Roughly 15,000 spectators are expected to crowd the base of Whistler Mountain on Saturday night as the world's top freeriders push their limits in the fifth annual Monster Energy Slopestyle - the crown jewel of the Crankworx festival, as well as the first freeride contest of its kind.
But while the slopestyle is the main attraction this weekend, it's just one of many worthy events taking place in the second half of Crankworx.
VW Trick Showdown - Thursday, Aug. 13
The Volkswagen Trick Showdown is returning for a second year, after thousands turned out last year to watch a mix of pro and amateur riders session some of the most interesting obstacles in the Boneyard at the base of Whistler in 2008.
This year there is $3,000 of prize money up for grabs, with the riders themselves judging the contest. As well, announcer Brad Ewan will give out $1,000 in cash over the course of the evening to reward riders.
There are two sessions lasting 45 minutes and up to 24 invited riders can take part. The first session gets underway at 5:30 p.m. and the second at 6:30 p.m. After the contest the final selection for Saturday's slopestyle will be announced.
Like everything at Crankworx the event is free to spectators but if you can't be there you can catch the live webcast at www.go211.com.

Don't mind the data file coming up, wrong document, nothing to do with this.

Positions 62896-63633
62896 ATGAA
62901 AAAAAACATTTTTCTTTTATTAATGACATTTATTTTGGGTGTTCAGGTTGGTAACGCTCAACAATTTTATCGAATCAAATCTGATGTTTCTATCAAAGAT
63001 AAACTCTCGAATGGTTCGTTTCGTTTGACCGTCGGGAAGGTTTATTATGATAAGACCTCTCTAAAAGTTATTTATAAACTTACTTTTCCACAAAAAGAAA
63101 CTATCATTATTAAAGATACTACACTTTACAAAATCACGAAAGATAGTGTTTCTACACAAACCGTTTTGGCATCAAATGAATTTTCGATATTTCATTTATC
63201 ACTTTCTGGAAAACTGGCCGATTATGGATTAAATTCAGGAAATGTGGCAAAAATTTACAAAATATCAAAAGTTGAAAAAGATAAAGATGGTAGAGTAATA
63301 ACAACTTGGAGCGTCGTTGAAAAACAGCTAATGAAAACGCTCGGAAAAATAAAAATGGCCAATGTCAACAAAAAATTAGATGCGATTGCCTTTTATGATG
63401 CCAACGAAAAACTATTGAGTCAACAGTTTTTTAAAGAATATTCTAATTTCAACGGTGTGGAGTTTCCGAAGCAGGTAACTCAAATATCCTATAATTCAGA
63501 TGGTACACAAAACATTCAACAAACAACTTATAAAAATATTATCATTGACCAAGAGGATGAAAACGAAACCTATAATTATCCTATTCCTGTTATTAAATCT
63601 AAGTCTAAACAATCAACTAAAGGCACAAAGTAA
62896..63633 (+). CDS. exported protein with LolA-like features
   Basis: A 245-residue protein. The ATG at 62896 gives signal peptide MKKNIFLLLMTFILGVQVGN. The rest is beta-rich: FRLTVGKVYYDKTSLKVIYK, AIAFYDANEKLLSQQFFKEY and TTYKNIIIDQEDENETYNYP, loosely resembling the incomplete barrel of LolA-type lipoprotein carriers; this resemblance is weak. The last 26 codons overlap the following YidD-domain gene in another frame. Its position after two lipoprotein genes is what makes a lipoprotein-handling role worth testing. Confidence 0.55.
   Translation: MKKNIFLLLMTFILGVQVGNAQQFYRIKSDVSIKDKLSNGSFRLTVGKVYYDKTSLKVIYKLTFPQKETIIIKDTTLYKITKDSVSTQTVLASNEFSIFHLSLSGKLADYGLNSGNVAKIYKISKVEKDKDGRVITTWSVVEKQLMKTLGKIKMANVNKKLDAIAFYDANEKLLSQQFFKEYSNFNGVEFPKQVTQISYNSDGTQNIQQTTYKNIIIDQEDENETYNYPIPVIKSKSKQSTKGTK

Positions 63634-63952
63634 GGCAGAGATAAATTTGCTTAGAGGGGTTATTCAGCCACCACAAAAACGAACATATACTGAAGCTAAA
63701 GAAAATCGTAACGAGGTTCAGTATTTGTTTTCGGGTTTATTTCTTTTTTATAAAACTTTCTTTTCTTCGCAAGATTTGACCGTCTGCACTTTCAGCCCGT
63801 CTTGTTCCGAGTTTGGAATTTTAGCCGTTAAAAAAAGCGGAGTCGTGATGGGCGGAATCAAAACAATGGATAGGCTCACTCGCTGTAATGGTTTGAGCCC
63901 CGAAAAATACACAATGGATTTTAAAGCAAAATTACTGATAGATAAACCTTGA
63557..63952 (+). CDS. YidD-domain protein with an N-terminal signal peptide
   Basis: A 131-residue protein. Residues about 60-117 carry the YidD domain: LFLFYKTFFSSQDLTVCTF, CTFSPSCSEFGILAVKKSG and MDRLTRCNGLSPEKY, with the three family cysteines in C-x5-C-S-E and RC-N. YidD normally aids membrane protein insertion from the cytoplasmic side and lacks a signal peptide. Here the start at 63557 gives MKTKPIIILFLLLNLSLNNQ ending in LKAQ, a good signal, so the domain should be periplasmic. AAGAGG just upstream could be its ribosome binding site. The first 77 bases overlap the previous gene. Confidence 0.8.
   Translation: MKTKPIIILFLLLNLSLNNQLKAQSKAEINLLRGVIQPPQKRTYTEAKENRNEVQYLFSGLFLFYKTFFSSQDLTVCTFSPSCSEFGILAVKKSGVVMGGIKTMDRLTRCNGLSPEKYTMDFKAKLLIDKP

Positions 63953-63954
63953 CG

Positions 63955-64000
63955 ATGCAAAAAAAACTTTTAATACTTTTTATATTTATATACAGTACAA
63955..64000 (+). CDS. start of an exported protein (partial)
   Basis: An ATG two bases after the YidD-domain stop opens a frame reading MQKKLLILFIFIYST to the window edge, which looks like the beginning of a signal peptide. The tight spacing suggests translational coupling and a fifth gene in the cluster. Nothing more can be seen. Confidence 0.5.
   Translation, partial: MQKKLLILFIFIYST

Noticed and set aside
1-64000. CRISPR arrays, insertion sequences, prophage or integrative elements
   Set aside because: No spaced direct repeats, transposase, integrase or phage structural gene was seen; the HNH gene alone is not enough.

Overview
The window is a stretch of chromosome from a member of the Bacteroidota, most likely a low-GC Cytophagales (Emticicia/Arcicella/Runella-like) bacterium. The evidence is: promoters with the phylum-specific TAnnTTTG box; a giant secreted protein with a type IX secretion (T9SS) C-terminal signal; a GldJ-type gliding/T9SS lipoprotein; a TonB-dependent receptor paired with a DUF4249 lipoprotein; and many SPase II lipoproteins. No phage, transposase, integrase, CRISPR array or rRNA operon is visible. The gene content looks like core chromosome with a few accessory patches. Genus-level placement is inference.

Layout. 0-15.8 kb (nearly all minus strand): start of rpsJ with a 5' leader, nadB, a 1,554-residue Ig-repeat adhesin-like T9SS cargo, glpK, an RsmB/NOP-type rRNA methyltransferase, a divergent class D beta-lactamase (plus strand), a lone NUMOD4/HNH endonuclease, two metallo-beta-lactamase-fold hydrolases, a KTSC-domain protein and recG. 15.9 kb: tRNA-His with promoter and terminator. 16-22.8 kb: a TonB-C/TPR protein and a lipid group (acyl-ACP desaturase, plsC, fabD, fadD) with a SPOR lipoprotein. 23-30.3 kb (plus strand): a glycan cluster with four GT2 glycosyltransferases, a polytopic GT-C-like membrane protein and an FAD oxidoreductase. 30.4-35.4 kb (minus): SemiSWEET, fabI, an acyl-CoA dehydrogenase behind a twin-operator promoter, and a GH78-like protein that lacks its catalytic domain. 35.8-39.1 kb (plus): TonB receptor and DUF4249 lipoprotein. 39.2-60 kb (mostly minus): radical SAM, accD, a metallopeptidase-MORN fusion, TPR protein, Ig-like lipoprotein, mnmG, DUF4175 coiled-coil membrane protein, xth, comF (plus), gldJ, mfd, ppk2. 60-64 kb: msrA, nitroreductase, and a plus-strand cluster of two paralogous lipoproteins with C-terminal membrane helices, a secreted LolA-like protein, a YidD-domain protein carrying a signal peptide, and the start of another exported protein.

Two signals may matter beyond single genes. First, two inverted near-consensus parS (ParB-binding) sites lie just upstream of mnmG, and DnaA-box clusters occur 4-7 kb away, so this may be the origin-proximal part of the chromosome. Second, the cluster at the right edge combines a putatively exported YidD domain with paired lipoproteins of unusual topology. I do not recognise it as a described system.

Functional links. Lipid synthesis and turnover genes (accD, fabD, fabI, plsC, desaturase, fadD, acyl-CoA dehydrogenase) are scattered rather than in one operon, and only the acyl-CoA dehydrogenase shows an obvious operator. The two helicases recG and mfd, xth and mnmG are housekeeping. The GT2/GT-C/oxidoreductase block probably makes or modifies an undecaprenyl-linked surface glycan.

Giant Slalom - Friday, Aug. 14
Sponsored by Giant Bicycles, the Giant Slalom is also returning for a second year. The format is similar to the dual slalom, with two riders going head to head on two runs of a course and the fastest riders advancing through the brackets to the finals. The Double Vision course is a lot longer than the dual slalom, and has much bigger jumps, berms, and other features.
Both pro and amateur riders can take part, with the pro riders competing for $6,500 in prize money.
The amateur finals get underway at 3 p.m. and runs until 5:30 p.m., with the pro riders riding from 6 p.m. to 8 p.m.
Canadian Open Enduro - Saturday, Aug. 15
This is a new event for Crankworx and is similar to a super D race where riders go uphill as well as down on the way to the finish. Designed for a bike with five inches of travel in front and back, the course starts at the top of Garbanzo and includes 3,800 vertical feet of descending as well as up to 500 feet of climbing.